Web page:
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for the most part, I will "ditto" conniebky's reply...

but I will also add that I do understand that it can be somewhat frustrating not to have an "official" diagnosis.

Initially I didn't need the validation of an official diagnosis. First it was all about making my daughter better; the benefits I obtained from being on the same diet were observable and since gluten intolerance tends to be genetic, it made sense that if she was gluten intolerant, she got it from somewhere! The most noticeable benefit for me, was a rash that had plagued me for months finally started to heal.

I was faithful for about 10 months, and then found myself in a social situation where it was really hard to refuse (a birthday cake - a surprise, made for me!) I didn't have an official diagnosis, and since I hadn't worn a skirt in about 3 years noone had seen the rash on my legs... how to explain all of this, and not come off as a health nut kook AND not offend (all within 3 seconds)...

I ate the cake.

And suffered the consequences; my rash erupted and I figure I have backtracked in that area about 4 months....

Fortunately I saw my doctor recently and she looked at the rash. I told her my opinion that it was gluten related, that it had been improving but that I had eaten cake on my birthday. She listened. And she basically said, that we don't really need a diagnosis, if the gluten free diet helps this condition (as well as other things gluten intolerance may affect), she supports the gluten-free lifestyle.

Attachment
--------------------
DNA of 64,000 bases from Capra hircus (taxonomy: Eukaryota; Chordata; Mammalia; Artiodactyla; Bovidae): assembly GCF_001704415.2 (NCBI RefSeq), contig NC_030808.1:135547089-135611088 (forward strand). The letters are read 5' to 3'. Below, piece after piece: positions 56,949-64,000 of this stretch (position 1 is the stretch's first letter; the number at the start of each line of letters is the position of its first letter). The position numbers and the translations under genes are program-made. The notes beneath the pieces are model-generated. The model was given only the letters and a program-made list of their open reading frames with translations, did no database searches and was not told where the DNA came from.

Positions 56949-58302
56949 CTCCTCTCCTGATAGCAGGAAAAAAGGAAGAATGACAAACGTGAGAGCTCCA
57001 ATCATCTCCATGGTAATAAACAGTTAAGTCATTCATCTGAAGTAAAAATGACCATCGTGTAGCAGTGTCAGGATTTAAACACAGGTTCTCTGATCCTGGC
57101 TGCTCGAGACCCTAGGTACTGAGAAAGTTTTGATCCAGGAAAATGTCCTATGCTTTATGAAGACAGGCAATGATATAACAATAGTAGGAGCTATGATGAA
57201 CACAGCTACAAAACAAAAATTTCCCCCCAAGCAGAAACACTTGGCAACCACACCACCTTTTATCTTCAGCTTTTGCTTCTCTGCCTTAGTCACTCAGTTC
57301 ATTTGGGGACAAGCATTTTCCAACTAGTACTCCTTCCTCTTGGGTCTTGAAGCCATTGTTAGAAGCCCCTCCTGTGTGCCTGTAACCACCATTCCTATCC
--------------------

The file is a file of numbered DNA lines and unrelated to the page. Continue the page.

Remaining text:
How refreshing! Although I really shouldn't have needed her validation, it does help. Next year I am going to feel lots more comfortable explaining to my friends and coworkers, that if they want to surprise me with goodies, they need to be gluten free.

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Going gluten free falsified your tests.

I would change docs if you can. He doesn't know what he's talking about. I was diagnosed with celiac based on positive very high blood work and I don't have malabsorption issues come up on tests.

When you do a gluten challenge by eating it before testing it's NEVER only one week. It's like 4 to 6 weeks of pure hell for those who are reacting to it.

If you feel better gluten free and gluten makes you sick then you shouldn't eat it. Gluten intolerance, celiac, the name doesn't matter. Something that makes you sick has no business in your diet.

That doctor can be added to the LONG list of ignorant fools who call themselves medical professionals.

I was talked out of even pursuing celiac testing 7 years ago because I was having trouble losing weight. I wasn't underweight, which according to the idiot moron GI doc I went to "all" celiacs are underweight. NOT true at all. Celiacs can have their metabolism slow way down and their appetite go way up to compensate for the malabsorption which is why my tests were negative on that. I was overcompensating with extra food. It's evil what these docs do to us because they are too lazy to learn something. Can you tell I'm bitter? :(

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There is medical research coming out that suggests that there may be forms of gluten intolerance besides celiac. I think that this doctor Q & A (following) from the NYTimes does a pretty good job at explaining current medical thinking. The most telling line from the article, in my opinion, is this:

I hope that, with time, we will understand gluten sensitivity better. It is likely that better defined subgroups of gluten sensitivity will emerge.